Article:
Our group recently conducted studies to look into muscle response to chronic arthritis in a rabbit model which emulates RS. The diseased animals had a reduction in weight and muscle size, and an up-regulation of atrogin-1 both in muscle and in synovium, altogether indicating an increased protein breakdown. Strikingly, there was a paradoxical decrease in MSTN expression, along with a reduction in phospho-STAT-3 levels, which pointed to the existence of a compensatory anabolic activation (Little et al., 2017). This pattern of response suggests that the inflamed muscle could contribute to the process of SS through a mechanism of autocrine atrophy triggered by the release of muscle-derived, pro-inflammatory mediators (Little et al., 2017).
It can be envisaged how devastating the effects of atrogenes can be on the musculature of elderly RS patients (Guadalupe-Grau et al., 2015). Also interesting is that both muscle mass loss and IGF-1 content are remarkably returned to normal in patients with RS following a high intensity training program (Lemmey et al., 2009). This underlines the therapeutic goal of breaking down anabolic resistance in RS. On the other hand, standard antirheumatic therapies should not be expected to prevent RS, since changes in body composition can be observed in patients with low disease activity (Metsios et al., 2007). Previous work in our laboratory disclosed a protective role of celecoxib in the development of sarcopenia in rabbits (Romero et al., 2010). The selective inhibition of COX-2, and COX-2 derived products such as PGE2, yielded a reduction in both systemic inflammation and NF-kB activation, together with an amelioration of weight loss in arthritic rabbits. As suggested by previous studies, the inhibitory effect of NSAIDs on NF-kB signaling might be responsible for the suppression of muscle wasting induced by the activation of the ubiquitin-proteasome pathway (Wyke et al., 2004).
As regards myogenesis impairment, there are no conclusive data about its direct contribution to RS. Low MyoD and myogenin levels have been observed in a rat model of arthritis, arguing for this possibility (de Oliveira Nunes Teixeira et al., 2013). In this regard, both TNF and IFNγ can impair myogenesis, as shown in C2C12 myoblasts and in mouse muscle, where the cytokines suppressed MyoD and myogenin through an NFκB-dependent pathway (Guttridge et al., 2000). By contrast, Castillero and co-workers showed increased expression of these myogenic factors in arthritic rats (Castillero et al., 2009a,b).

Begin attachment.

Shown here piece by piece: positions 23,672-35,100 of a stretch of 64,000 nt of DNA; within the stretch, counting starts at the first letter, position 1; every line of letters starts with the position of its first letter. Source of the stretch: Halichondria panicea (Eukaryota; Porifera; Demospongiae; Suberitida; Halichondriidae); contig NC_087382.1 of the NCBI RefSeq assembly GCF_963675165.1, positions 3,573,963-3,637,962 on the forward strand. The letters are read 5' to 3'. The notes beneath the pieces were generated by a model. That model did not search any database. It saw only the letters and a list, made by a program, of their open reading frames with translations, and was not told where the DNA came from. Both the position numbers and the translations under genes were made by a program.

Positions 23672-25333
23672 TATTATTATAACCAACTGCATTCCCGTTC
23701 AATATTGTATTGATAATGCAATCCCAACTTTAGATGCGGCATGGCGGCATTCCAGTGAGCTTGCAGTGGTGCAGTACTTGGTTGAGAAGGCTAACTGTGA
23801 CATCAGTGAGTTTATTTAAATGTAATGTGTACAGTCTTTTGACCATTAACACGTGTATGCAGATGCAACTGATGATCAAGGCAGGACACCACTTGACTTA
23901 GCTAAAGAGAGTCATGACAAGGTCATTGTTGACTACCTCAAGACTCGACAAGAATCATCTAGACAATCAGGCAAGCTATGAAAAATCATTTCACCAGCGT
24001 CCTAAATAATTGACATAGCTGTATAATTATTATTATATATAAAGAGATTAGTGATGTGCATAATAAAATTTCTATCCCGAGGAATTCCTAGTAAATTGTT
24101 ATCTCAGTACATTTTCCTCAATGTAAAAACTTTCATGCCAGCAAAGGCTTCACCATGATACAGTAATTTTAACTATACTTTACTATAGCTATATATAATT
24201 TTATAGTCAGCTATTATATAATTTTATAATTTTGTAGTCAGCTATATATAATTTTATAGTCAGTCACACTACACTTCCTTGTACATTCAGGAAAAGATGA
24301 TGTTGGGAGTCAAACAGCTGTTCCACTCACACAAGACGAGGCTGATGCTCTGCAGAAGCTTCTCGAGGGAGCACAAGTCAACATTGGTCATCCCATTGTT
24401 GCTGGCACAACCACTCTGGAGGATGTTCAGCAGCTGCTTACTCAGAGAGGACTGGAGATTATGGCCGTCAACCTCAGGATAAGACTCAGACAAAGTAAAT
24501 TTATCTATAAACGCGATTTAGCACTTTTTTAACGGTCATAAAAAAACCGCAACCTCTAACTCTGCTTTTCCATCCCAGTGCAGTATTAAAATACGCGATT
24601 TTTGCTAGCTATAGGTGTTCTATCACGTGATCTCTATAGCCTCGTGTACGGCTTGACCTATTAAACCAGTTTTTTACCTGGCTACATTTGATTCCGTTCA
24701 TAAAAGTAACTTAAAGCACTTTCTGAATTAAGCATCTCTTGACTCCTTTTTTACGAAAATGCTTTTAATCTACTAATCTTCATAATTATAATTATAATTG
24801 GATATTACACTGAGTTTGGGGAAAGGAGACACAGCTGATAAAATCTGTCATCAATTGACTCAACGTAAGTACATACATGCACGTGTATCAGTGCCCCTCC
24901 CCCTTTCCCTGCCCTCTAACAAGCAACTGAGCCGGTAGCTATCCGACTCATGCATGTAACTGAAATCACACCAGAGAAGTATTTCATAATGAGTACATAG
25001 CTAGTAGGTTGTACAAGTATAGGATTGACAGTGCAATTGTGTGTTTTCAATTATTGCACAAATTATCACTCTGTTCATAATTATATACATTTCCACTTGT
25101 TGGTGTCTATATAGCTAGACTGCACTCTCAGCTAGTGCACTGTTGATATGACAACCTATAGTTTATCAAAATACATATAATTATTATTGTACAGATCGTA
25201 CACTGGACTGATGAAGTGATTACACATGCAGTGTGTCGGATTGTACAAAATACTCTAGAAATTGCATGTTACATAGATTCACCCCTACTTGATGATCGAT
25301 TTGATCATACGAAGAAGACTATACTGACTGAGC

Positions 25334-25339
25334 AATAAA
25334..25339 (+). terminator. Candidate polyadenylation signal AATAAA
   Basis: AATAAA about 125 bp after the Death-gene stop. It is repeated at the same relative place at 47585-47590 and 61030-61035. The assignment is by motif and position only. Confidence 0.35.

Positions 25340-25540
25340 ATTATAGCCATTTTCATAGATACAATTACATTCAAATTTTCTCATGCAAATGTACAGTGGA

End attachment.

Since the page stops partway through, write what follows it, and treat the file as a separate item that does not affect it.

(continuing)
The effect of osteoarthritis (OA) represents a third subset of muscle metabolic adaptive response to systemic inflammation. A variety of factors are involved in the pathogenesis of this complex syndrome, including biomechanical stress, senescence, hormonal status and inflammatory mediators, while the genetic background could also be relevant (Herrero-Beaumont et al., 2009). While all joint tissues are targeted by OA, the initial insult can be localized at any of them, and render different syndromes (Roman-Blas et al., 2016). As the disease progresses into advanced phases, the OA syndrome is usually more uniform, although interspersed flares in relationship with acute injuries, can occur (Castañeda et al., 2014). On the whole, the disease can be considered a protean long-course process, with many possible shifts of phenotype along time.
In the same way, inflammation in OA can take many forms. Typically, there is a low-grade inflammatory status in the OA joint, which can get temporarily higher in response to different triggers, such as capsular sprains, micro-trauma, and the presence of crystals or additional danger associated molecular patterns (DAMPs). All these factors are known to couple innate receptors, such as PI3K and the toll-like family (TLRs) (Gómez et al., 2015). Alternatively, biomechanical sensors can also contribute to these flares, since their signaling network interlinks with major inflammatory pathways.